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When it comes to superhero and comic-book movies, most actors get a free pass with regard to physique. Christian Bale may be pretty lean, but let's face it, most of the muscles are in the Batman suit. The same holds true for Henry Cavill's Man of Steel, as the newest incarnation of Superman now comes complete with a suit sporting a six-pack of latex abs and enhanced biceps. In almost all cases, whether it's Andrew Garfield as Spiderman, Robert Downey, Jr as Iron Man, or Chris Evans as Captain America, it's the suit that makes the physique, not the other way around.

And then there's Wolverine. In the films that feature the most celebrated character in the X-Men universe, Hugh Jackman is on his own when it comes to bringing the big-time muscle and ripped silhouette. At best, his "suit" consists of a skimpy sleeveless tank. Often, he's wearing no shirt at all. Fortunately for Hugh, the man is his own special effects show. In the newest big screen installment in the X-Men canon, The Wolverine, due in theaters on Friday, July 26th, Hugh Jackman's commitment to keeping it real is more in evidence than ever before.

Amazingly, despite his rare musculature, Jackman always sees room for improvement. He has appeared on the big screen six times as Wolverine, and for this most recent performance, he has redoubled his commitment to embodying the conflicted, raging, mutant superhero as a raw, and very real, physical presence.

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"I've always loved playing this character but I have always had this thing of 'I wish I had gone a little bit further physically with him,'" Jackman has said.  "This script gave me an opportunity to go further emotionally than I've been and I wanted to do the same physically.  I started training and started a very strict diet far in advance since we had the preparation time. And I think the results have paid off because when I look at the screen, I see Wolverine there. I think it's important for him to be lean, to see veins, to be vascular yet very strong obviously. I've always wanted people to look at the screen and go, whoa."

Hugh Jackman has spoken to us here at ProSource before about his rigorous workout regimen and strict approach to diet. And he has been very honest about the fact that it doesn't always come easily to him, saying, "For me it's hard to put on a lot of muscle, so I have to lift very, very heavy weights, be very careful, and do a lot of stretching." That dedication to fitness and capacity for overcoming adversity have resulted in plenty of well-defined muscle and a ripped-to-the-bone physique, while earning him a large fanbase among bodybuilders and athletes who appreciate his efforts.

A Purely Physical Approach to Hand-to-Hand Combat

Another aspect of Hugh Jackman's Wolverine that distinguishes him from the typical superhero is his approach to hand-to-hand combat. Wolverine may have his impressive metal-alloy adamantium claws bonded to his human skeleton, but his fighting style is very realistic and physically punishing. You won't find Wolverine hovering in mid-air, dispatching villains with heat-ray vision or binding them up in webs. Indeed, until recently, Wolverine's technique could be described as purely no frills and back-to-basics. For this newest blockbuster entry in the Wolverine series, Jackman has revised his philosophy a bit, while maintaining an emphasis on physicality.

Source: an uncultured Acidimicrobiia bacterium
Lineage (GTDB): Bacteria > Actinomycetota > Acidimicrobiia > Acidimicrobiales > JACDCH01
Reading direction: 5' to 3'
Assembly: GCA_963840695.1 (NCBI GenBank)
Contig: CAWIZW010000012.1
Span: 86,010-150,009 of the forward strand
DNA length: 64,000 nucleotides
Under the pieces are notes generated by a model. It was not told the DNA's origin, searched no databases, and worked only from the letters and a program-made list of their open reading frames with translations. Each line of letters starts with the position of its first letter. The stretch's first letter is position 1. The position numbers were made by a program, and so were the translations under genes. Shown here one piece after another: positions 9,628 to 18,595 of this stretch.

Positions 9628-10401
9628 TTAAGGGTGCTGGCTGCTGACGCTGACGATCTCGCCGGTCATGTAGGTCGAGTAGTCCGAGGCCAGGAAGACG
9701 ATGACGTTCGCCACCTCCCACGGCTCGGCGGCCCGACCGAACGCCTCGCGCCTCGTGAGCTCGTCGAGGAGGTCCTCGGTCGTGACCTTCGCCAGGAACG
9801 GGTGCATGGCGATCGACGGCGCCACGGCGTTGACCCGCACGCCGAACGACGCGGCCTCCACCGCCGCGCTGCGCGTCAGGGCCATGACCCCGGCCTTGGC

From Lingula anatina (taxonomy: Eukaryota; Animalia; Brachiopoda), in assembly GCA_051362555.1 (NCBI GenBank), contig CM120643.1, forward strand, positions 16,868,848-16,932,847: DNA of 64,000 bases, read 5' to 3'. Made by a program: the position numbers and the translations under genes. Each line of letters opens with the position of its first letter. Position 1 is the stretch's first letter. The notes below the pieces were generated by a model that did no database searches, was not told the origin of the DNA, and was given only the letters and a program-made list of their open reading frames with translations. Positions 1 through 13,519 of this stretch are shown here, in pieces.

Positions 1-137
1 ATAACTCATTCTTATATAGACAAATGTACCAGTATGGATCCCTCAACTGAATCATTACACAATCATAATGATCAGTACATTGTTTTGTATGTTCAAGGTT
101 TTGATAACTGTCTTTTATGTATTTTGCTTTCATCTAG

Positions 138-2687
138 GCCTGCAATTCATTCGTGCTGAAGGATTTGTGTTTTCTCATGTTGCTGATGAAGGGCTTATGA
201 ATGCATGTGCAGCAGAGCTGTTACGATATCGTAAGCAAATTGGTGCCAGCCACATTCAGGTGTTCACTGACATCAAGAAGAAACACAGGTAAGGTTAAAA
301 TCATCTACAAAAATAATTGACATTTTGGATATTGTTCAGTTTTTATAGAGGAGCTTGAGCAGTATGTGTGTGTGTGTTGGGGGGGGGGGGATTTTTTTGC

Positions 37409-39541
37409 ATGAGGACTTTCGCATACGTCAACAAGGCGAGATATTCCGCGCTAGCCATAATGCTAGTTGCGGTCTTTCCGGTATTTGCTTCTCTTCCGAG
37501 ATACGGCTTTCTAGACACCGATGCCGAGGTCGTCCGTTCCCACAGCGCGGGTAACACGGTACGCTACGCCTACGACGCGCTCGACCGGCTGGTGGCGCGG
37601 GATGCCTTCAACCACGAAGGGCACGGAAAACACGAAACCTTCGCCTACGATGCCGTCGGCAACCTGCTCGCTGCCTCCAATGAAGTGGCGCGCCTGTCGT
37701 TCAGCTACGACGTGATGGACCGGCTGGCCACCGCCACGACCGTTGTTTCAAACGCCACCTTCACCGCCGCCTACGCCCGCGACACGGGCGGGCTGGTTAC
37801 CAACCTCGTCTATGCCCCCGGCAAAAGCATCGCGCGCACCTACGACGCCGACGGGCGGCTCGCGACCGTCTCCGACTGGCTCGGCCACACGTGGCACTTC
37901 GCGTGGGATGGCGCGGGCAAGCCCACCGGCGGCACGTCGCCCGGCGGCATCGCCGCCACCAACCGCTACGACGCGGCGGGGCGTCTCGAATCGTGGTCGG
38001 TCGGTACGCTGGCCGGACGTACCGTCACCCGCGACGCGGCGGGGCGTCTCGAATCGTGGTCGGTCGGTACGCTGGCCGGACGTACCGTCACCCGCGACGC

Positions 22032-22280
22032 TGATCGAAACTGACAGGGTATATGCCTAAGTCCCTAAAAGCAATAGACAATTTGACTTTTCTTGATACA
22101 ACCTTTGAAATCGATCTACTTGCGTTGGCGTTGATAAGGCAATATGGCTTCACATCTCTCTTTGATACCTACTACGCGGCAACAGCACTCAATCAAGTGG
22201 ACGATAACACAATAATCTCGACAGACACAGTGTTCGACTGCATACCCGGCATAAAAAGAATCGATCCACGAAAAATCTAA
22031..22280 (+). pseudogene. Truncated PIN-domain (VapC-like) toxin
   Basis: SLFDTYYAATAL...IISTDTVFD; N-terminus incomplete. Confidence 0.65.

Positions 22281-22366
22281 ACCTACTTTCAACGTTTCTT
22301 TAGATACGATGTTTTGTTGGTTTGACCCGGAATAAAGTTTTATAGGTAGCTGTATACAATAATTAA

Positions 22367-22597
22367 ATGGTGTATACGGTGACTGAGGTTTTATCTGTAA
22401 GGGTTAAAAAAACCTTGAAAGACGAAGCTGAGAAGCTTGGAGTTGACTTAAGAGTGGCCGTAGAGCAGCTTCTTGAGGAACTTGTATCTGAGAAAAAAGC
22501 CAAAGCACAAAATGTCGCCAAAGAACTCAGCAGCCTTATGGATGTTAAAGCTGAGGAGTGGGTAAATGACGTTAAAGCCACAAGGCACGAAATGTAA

"I have always portrayed Wolverine as a street fighter and a pub brawler," Jackman says.  "His style is not pretty, he doesn't want to hang around and jab at you, he just wants to take your head off in three seconds and move on.  His fighting style is not studied in any way. But one of the great things about this story is that when Wolverine comes to Japan, he starts to really take that kind of discipline and training to heart."

Jackman did the same, working closely with the leading stunt team 87Eleven to hone a variety of ninjitsu and other Japanese martial skills.  "The team at 87Eleven were fantastic," he says.  "I was training every day and let me tell you, I thought the gym work was hard but training on the martial arts floor is ten times harder."  

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James Mangold, the director of The Wolverine, echoes Jackman's commitment to bringing maximum realism to the screen. "One thing that's different about this film," Mangold says, "is that 90 percent of the action has been done entirely by our actors. We wanted to bring a kind of down-to-earth action to this, because I think there is something amazing and visceral about fighting battles on that person-to-person level."  

Second unit director and stunt coordinator David M. Leitch (who previously worked on X-Men Origins: Wolverine) is also lavish in his praise of Jackman. "Hugh is one of the most physically talented actors in the business," Leitch says. "He learns choreography really easily. You can do long pieces of uncut action because he can pull it off; and you can change things on the day because he can pick it up immediately, and that's all very rare for actors. He's as good as any stunt man that we have in our company in terms of memorizing choreography."

The Workout Warrior's Most Eagerly
Anticipated Movie Blockbuster of the Summer

The big-screen debut of Hugh Jackman's The Wolverine has been circled in red on the calendars of dedicated bodybuilders for months already. The guys in the batsuits and capes, blue tights and web-festooned fashions, have had their time in the spotlight. Now it's time for a different kind of superhero to take the stage with big guns provided by countless hours in the gym, not a wardrobe assistant. Look for The Wolverine in theaters everywhere on Friday, July 26th!

What was YOUR favorite blockbuster movie of the summer? Let us know in the comments below!

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